Chateau du Trignon Gigondas 2006
This esteemed estate has been passed on from generation to generation for more than 125 years.
Today, Florence Quiot and her brother Jean-Baptiste take a hands-on approach and dedicate themselves to continuing a tradition of the highest quality estate bottled wines. Their vineyards are spread across 6 appellations of the Southern Rhone valley; and, for all, they take the long view, often waiting years before replanting a parcel to ensure conditions in the soil are perfect for vines to thrive for 100 years or more.
The winery itself is located on the Trignon “river” (it’s a stream) dividing Sablet and Gigondas, with the buildings on the Gigondas side. This is also where the most cherished vines reside. They are lucky to have parcels from the base to the very highest altitudes of the appellation allowing them to achieve great complexity and protect each vintage from localized problems. They also have beautiful parcels in Vacqueyras, Rasteau, Sablet, Plan de Dieu, Beaumes de Venise and Côtes du Rhone.
The winery itself was upgraded to make use of gravity flow, protecting the grapes from damage, and preserving their most delicate characteristics.
The Quiot family has been working in the vineyards of the Rhône valley since at least 1748. They have a great respect for the terroir and work hard to produce rich, approachable, terroir-oriented wines which can be found in the best restaurants around the country.
The Southern Rhône region of Gigondas extends northwest from the notably jagged wall of mountains called the Dentelles di Montmirail, whose highest point climbs to about 2,600 feet. The region and its wines have much in common with the neighboring Chateauneuf-du-Pape except that the vineyards of Gigondas exist at higher elevation and its soils, comprised mainly of crumbled limestone from the Dentelles, often produce a more dense and robust Grenache-based red wine.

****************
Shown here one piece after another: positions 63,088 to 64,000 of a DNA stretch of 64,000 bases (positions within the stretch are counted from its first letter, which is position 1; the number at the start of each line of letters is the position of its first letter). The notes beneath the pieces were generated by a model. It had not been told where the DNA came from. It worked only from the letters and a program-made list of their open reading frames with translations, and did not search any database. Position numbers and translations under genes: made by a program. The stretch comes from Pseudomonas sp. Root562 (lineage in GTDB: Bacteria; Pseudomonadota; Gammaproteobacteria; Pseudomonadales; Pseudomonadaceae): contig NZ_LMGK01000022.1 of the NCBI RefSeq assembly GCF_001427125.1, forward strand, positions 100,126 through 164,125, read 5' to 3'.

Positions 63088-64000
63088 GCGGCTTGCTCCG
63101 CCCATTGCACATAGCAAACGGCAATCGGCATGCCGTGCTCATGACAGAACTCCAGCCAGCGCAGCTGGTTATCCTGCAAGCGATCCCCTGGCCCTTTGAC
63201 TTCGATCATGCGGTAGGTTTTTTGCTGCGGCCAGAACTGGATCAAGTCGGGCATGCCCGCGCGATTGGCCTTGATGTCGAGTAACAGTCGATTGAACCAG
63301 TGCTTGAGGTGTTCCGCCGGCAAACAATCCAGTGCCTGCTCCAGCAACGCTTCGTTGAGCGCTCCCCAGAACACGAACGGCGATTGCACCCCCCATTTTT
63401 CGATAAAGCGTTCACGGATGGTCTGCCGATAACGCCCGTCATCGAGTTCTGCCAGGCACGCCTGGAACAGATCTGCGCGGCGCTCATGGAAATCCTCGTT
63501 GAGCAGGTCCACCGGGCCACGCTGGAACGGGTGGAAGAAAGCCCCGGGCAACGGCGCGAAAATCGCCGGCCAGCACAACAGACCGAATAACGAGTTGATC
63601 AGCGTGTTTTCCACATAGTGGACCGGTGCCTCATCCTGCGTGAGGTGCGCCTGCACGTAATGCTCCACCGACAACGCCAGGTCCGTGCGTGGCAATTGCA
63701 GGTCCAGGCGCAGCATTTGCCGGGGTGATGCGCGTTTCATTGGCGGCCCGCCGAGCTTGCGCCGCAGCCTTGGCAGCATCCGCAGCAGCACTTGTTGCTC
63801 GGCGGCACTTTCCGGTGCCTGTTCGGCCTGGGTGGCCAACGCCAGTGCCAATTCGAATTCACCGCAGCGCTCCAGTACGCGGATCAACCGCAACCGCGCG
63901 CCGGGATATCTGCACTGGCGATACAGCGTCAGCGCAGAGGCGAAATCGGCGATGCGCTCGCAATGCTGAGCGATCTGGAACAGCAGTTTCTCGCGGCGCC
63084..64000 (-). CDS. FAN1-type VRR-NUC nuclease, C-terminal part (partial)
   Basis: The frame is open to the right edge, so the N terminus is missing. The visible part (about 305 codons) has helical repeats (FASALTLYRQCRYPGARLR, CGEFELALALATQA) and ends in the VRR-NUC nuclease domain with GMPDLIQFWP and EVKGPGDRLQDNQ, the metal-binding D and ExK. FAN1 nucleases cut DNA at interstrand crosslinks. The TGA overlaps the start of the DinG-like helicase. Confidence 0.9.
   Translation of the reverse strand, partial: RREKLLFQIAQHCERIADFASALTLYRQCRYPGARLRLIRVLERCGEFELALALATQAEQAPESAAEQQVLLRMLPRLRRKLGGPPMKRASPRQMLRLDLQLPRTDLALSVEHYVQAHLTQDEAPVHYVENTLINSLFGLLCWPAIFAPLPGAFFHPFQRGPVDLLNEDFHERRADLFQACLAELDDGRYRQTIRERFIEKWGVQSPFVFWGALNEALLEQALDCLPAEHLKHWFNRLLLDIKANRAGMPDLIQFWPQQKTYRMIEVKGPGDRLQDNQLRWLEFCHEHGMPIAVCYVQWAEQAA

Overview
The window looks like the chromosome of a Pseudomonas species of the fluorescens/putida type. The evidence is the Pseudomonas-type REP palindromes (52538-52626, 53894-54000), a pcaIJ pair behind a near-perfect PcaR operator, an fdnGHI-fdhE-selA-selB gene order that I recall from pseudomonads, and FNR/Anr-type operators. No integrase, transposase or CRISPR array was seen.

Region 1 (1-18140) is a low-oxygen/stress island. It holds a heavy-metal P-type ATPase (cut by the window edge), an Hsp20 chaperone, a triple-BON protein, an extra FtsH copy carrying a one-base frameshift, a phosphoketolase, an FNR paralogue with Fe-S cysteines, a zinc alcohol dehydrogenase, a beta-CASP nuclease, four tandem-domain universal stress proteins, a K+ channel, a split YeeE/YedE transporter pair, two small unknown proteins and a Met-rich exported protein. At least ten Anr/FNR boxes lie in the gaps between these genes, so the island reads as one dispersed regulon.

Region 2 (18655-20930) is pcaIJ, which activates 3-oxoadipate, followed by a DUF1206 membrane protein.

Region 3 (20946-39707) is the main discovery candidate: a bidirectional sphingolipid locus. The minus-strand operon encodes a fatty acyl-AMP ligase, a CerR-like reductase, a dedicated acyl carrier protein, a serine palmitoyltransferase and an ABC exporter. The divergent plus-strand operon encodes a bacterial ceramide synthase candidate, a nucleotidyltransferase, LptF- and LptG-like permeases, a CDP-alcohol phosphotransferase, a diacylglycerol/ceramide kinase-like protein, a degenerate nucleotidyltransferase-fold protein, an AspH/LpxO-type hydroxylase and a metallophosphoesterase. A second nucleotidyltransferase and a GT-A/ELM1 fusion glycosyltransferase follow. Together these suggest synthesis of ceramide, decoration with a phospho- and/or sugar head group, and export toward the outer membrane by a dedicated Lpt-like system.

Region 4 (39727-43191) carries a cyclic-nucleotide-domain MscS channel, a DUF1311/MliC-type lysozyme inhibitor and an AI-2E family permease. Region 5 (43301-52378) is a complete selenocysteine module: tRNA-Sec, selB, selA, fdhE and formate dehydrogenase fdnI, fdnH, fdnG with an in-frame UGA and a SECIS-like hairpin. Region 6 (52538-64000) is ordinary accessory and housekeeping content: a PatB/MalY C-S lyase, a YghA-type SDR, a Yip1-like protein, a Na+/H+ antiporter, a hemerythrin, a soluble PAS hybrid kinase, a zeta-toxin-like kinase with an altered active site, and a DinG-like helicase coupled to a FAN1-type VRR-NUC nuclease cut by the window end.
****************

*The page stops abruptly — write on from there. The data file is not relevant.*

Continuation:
The region has a history of fine winemaking, extending back to Roman times. But by the 20th century, Gigondas was merely lumped into the less distinct zone of Côtes du Rhône Villages. However, it was first among these satellite villages to earn its own appellation, which occurred in 1971.
Gigondas reds must be between 50 to 100% Grenache with Syrah and Mourvèdre comprising the bulk of the remainder of the blend. They tend express rustic flavors and aromas of wild blackberry, raspberry, fig, plum, as well as juniper, dried herbs, anise, smoke and river rock. The best are bold but balanced, and finish with impressively sexy and velvety tannins.
The Gigondas appellation also produces rosé but no white wines.
With bold fruit flavors and accents of sweet spice, Grenache, Syrah and Mourvèdre form the base of the classic Rhône Red Blend, while Carignan, Cinsault and Counoise often come in to play. Though they originated from France’s southern Rhône Valley, with some creative interpretation, Rhône blends have also become popular in other countries. Somm Secret—Putting their own local spin on the Rhône Red Blend, those from Priorat often include Merlot and Cabernet Sauvignon. In California, it is not uncommon to see Petite Sirah make an appearance.